6. 4 out of 5

    Elizabeth

    This memoir by a women around my age really hits the spot! I love the title and the book lived up to the tag line. Two disclaimers-I get books for free by blogging about them from Blogging For Books, Multnomah Publishing and two, I grew up in a home that is rather moderate. This Harris grew up in a homeschooling, protesting, Republican-only-voting home, so I don't relate to that aspect, but I do see the issue of so many in America tangling their faith with politics, and how this is a huge issue This memoir by a women around my age really hits the spot! I love the title and the book lived up to the tag line. Two disclaimers-I get books for free by blogging about them from Blogging For Books, Multnomah Publishing and two, I grew up in a home that is rather moderate. This Harris grew up in a homeschooling, protesting, Republican-only-voting home, so I don't relate to that aspect, but I do see the issue of so many in America tangling their faith with politics, and how this is a huge issue for the Kingdom of God. Fortunately the 'third way' is being addressed by thinkers such as Tim Keller, even CS Lewis in his day saw the danger of seeing your politics as the outward sign of your faith, which makes others wrong. I am giving this four stars because sometimes the writing is jumbled, I was unsure if she was speaking of past teachings or present thoughts and some things are not fully introduced. But her history is fascinating and her thoughts engaging. I highly recommend this to anyone: conservative, moderate or progressive to help understand our generation of believers and how we see the world of politics, justice and life. Two of my favorite passages: “Luke 4:18: The Spirit of the Lord is one me, because he has anointed me to preach good news to the poor. He has sent me to proclaim freedom for the prisoners and recovery of sight for the blind, to release the oppressed. When I heard freedom, I thought deregulation of onerous government rules, when I heard blind, I thought blind to the virtue of limited government; when I heard oppressed I thought of children who were not allowed to pray in school and successful rich people whose money was seized by the government.” I know people who in my mind are thinking this way and she puts in it black and white, thankfully she has come to the light that the gospel is so much more! “I have never been able to shake the Calvinist belief in the depravity of man...And I can't believe, as so many conservatives seem to, that a person's depravity disappears as soon as he begins running a business-that suddenly his pursuit of money will become altruistic as he lives out the virtues of unfettered capitalism, that in seeking success for himself, he will always lift others along with him as a rising tide lifts all boats. Fiscal conservatives may lovingly quote...Adam Smith who said a business owner is “led by an invisible hand” that guides him into improving society as he seeks his own best interests. When I read “invisible hand” I see more often than not a hand that strangles the weak an defenseless, robbing them to give to the rich.”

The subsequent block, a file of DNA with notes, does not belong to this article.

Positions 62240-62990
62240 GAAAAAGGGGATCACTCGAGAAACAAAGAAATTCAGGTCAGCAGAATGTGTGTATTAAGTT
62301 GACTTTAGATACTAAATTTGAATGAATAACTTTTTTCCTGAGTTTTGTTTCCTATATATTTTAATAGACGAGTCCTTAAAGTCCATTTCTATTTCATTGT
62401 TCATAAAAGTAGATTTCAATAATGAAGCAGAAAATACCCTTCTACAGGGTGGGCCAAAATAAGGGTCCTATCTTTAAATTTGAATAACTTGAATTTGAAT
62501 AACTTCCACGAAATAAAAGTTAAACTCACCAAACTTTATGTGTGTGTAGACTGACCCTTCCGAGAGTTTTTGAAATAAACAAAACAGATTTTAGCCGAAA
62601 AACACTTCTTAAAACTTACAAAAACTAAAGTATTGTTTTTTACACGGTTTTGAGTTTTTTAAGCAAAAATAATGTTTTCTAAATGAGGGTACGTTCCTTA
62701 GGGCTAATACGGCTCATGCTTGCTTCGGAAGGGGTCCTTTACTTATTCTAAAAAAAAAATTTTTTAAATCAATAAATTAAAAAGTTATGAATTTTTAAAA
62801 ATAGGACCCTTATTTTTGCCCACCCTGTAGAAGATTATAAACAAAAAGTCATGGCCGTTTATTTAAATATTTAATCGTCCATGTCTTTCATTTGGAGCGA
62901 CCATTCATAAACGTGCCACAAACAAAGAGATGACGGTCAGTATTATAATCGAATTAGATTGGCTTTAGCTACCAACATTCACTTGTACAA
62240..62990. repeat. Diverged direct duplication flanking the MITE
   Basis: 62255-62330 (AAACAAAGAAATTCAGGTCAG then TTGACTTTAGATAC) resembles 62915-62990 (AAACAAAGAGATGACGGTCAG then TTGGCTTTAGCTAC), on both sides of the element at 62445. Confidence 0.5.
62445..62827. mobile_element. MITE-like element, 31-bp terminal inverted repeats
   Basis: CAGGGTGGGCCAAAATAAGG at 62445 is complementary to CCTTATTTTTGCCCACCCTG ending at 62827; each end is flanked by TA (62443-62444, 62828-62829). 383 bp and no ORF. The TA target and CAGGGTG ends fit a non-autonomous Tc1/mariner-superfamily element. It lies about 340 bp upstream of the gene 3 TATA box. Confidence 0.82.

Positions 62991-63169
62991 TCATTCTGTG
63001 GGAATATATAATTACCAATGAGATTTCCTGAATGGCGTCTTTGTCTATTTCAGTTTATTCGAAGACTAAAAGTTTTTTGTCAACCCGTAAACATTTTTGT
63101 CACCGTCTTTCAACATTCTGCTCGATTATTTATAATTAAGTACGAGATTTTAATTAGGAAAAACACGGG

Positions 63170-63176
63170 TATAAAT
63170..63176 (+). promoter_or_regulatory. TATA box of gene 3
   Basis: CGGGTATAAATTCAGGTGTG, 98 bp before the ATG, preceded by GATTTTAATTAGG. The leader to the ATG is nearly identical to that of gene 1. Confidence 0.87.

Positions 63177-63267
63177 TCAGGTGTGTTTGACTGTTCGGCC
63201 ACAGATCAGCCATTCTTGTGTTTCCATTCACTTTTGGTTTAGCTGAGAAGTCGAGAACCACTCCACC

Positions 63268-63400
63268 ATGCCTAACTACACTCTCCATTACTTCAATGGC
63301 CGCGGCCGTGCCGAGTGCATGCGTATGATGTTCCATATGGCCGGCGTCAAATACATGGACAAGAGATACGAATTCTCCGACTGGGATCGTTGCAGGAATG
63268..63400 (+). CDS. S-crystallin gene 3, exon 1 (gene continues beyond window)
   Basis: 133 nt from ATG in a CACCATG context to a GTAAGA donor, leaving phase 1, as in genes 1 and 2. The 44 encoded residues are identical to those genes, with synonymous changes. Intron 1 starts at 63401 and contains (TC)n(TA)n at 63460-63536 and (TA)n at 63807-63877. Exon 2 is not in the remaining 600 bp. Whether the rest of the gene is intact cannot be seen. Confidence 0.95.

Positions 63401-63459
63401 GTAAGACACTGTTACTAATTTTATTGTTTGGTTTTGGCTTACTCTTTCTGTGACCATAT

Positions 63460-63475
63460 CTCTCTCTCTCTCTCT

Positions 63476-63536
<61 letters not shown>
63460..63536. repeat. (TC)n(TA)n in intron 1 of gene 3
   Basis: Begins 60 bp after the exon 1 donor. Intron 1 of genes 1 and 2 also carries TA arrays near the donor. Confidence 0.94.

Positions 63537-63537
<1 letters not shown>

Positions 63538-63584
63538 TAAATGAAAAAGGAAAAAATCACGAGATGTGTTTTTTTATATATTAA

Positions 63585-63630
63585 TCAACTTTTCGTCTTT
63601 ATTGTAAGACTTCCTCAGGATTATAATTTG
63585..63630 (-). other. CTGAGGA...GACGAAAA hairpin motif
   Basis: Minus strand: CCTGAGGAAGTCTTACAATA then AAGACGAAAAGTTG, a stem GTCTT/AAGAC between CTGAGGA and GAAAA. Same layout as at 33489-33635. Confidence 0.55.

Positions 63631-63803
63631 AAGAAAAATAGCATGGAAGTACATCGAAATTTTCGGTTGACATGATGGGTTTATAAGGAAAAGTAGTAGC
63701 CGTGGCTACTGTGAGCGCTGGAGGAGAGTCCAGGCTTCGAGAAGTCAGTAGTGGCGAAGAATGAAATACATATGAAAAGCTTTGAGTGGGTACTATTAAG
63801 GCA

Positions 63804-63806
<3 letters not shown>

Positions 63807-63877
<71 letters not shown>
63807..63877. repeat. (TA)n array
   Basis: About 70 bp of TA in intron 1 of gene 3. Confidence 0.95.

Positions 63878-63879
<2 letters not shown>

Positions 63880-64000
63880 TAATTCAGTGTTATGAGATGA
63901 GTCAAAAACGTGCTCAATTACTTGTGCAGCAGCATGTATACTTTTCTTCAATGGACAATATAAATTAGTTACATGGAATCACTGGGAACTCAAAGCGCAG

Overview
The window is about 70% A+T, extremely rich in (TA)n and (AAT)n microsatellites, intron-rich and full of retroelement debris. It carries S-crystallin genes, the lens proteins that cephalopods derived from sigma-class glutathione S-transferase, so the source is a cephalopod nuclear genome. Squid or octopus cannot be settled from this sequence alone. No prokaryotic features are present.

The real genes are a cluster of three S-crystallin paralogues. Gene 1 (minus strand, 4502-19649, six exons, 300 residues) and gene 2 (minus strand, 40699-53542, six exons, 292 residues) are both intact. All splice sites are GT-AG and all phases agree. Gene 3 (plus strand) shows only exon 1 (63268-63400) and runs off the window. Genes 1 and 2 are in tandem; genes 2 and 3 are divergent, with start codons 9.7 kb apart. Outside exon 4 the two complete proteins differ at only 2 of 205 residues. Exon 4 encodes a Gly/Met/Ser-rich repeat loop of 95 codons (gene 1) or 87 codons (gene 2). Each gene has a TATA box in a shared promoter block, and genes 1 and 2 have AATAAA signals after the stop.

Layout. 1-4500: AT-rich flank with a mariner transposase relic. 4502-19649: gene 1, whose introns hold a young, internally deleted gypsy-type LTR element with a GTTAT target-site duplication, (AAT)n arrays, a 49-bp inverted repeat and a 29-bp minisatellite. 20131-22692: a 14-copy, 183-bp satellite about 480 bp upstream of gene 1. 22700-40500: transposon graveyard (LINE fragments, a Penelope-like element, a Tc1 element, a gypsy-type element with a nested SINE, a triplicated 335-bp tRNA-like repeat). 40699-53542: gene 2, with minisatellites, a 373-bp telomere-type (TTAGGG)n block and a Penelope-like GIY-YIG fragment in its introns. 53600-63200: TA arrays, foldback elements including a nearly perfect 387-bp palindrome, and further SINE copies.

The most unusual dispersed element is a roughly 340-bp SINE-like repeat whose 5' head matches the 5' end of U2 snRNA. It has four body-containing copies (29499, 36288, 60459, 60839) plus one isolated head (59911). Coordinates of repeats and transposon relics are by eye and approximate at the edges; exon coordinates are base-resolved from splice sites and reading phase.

7. 4 out of 5

    Crystal Starr Light